When it comes to learning and succeeding in school, emotional stability matters. Nobody concentrates well when they feel angry, scared, or depressed. You don’t care about your stupid teacher’s verb conjugations if you’ve grown to resent authority figures.
In a previous post, I wrote about two misguided priorities in education: force feeding a monolithic approach to math and underestimating the importance of emotional intelligence.
Good news. There are some developments in the emotional intelligence department.
Earlier this week, NPR ran a story about a school in South Phoenix that implemented mindfulness practices into the curriculum. The segment described “an increasingly trendy program,” but mindfulness is an ancient practice. Rooted in Eastern spirituality, mindfulness has been revisited by modern research psychology and is now standard fare in therapy.
Mindfulness basically means slowing down and paying attention. Notice your thoughts. Focus on the immediate thing you are doing. Notice your breathing. All emotions have physiological correlates in the body. Being attuned to these allows a person to reduce “automatic” behavioral responses and to act in more purposeful, effective ways. So instead of lashing out, a student might take a deep breath, notice the feelings heating up, recognize their meaning, and decide to respond constructively. A student needs to recognize what an impulse feels like before learning to delay the impulse (to throw a paper ball across the room) for the greater reward (of mastering verb conjugations).
Students in the Phoenix school practice mindfulness for thirty minutes a week. In the first year of the program, the school saw a 37% decrease in school suspensions. The practice is also used during disciplinary moments. Teachers can remind students to take a “mindful minute” to reflect their behaviors.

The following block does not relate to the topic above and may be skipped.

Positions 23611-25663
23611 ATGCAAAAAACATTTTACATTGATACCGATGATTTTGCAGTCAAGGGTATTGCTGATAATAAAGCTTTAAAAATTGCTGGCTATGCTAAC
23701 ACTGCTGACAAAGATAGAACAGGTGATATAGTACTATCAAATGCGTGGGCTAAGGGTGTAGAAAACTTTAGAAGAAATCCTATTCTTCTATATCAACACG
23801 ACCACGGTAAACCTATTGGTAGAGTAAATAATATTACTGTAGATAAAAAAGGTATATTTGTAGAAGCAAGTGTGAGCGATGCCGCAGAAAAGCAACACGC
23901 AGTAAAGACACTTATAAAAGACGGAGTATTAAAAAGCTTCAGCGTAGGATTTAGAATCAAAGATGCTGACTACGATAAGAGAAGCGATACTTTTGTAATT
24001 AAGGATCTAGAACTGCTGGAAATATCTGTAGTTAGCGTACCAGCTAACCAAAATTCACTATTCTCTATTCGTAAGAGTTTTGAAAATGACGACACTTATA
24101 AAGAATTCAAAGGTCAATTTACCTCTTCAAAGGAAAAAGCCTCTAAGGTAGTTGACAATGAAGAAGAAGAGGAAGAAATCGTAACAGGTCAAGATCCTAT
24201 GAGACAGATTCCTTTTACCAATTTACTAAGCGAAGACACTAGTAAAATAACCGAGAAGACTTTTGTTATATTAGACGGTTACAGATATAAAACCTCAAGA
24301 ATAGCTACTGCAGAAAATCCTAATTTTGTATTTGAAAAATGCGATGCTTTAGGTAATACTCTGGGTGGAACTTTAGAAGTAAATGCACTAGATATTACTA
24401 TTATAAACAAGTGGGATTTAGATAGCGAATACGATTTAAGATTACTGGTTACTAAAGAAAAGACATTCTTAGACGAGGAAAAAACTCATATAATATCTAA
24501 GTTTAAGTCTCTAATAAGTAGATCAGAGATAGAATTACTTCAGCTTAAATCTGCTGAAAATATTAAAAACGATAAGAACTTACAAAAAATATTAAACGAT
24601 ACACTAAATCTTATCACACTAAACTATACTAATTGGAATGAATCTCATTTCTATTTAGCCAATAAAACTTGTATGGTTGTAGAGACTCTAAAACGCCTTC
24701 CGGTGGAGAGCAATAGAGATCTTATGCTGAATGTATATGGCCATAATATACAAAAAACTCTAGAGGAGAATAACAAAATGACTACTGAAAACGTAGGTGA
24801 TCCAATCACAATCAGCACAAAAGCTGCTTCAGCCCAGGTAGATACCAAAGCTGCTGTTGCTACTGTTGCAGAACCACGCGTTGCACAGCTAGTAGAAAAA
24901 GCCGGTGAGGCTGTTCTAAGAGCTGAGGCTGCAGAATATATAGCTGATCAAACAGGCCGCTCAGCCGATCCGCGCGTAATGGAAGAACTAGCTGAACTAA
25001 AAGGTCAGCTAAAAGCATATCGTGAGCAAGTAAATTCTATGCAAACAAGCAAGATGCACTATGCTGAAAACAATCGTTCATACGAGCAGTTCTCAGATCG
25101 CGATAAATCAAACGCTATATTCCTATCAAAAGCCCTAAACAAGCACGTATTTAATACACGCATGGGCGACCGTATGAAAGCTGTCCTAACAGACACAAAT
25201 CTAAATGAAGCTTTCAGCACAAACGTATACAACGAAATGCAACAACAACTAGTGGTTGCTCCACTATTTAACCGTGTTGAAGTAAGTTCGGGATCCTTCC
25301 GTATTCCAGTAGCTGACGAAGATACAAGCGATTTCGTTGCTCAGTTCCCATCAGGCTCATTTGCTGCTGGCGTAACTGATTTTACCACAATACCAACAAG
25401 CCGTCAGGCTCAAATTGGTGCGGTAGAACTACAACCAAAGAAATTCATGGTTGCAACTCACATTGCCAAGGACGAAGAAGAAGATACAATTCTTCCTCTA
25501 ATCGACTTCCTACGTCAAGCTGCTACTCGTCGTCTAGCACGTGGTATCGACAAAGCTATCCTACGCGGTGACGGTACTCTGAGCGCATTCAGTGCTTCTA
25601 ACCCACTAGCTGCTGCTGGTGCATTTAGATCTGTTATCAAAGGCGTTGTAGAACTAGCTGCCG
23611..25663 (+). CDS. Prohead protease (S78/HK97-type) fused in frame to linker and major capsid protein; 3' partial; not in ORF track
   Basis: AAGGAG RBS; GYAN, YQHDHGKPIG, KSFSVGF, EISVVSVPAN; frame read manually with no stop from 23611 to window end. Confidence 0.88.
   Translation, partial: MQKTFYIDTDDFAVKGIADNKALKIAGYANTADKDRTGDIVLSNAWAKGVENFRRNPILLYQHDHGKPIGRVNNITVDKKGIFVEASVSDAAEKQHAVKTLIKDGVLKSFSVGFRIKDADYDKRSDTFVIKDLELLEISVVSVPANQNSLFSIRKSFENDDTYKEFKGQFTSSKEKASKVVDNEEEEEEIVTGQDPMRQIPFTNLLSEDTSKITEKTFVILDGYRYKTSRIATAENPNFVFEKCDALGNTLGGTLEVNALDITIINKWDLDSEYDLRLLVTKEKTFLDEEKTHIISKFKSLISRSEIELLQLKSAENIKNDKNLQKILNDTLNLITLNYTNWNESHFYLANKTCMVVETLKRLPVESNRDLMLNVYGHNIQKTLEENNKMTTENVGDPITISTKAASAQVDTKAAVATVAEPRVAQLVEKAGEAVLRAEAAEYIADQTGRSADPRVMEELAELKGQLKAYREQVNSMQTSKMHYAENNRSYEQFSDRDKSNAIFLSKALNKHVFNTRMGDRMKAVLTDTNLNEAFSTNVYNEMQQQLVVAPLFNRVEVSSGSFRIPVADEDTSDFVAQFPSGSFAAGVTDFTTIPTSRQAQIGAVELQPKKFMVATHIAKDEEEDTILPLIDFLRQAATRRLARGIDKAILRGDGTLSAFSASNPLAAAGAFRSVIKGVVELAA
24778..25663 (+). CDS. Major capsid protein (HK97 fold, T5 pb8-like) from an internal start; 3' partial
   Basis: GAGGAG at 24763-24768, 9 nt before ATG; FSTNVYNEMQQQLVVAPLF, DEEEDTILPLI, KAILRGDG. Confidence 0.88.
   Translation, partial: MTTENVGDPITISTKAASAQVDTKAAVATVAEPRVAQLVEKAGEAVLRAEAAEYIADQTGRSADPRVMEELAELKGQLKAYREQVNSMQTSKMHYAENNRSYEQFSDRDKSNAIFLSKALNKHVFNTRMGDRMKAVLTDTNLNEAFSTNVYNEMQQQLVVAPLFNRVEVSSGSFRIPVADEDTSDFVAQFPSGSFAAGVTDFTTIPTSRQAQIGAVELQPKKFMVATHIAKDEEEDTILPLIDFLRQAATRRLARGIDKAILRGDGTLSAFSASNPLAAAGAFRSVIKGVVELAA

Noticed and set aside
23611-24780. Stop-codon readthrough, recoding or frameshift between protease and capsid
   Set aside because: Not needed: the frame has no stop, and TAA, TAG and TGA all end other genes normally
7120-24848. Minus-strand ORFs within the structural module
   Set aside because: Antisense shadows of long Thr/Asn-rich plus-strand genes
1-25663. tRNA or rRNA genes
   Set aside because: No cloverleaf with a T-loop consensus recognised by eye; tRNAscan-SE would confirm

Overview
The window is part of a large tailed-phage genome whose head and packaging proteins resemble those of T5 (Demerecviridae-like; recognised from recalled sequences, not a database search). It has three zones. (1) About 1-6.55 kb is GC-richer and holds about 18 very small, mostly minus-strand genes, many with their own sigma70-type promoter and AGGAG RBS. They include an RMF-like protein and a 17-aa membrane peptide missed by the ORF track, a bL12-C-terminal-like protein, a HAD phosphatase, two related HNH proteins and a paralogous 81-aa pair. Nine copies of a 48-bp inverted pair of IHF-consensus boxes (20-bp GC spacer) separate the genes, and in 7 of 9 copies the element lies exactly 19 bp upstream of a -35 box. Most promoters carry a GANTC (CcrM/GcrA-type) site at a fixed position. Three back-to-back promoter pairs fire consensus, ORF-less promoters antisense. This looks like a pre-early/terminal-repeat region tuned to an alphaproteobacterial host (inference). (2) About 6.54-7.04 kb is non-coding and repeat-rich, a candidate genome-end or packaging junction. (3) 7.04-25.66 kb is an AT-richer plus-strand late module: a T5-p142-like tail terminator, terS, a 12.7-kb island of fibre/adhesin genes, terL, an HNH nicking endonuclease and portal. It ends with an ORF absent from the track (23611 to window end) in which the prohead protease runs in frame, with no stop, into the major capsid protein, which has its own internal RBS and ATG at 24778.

How much credit the mindfulness program deserves for reducing suspensions is impossible to determine. They did not run a controlled experiment, so other factors might have caused the change.
But an experiment does exist which shows positive effects of therapeutic interventions for students. A study out of the University of Chicago called the Becoming a Man program randomly assigned at-risk male students to take cognitive behavior therapy, oriented around mindfulness, during the school day. For the nearly 5,000 high school students who received the therapy, violent crime arrests went down almost 50% compared to the control group who did not receive the therapy. Graduation rate increased 20%.
The intervention is also cost-effective, estimating the reduced tax burden from the criminal justice system and the increased earnings potential for the students.
According to motivation psychologist Abraham Maslow, there are psychological prerequisites to reaching your potential as a human being. Higher goals of “self-actualization” can only be reached when lower needs of safety and belonging are secure. As illustrated by his famous hierarchy:
For many students in struggling schools, those lower needs are not met on a consistent basis, causing major challenges in the classroom. Pouring money and technology into inner-city schools will not close any “achievement gaps” without addressing the psychological underpinnings of learning.
Breathing exercises are not a magic bullet for improved education. One shortcoming of the Chicago study was that the improvements did not endure after the therapy sessions ended.
These innovations, however, are steps in the right direction. Students are not cogs in a standardized testing machine. Students are dynamic human beings. The more mindful we are of that, the more they will thrive.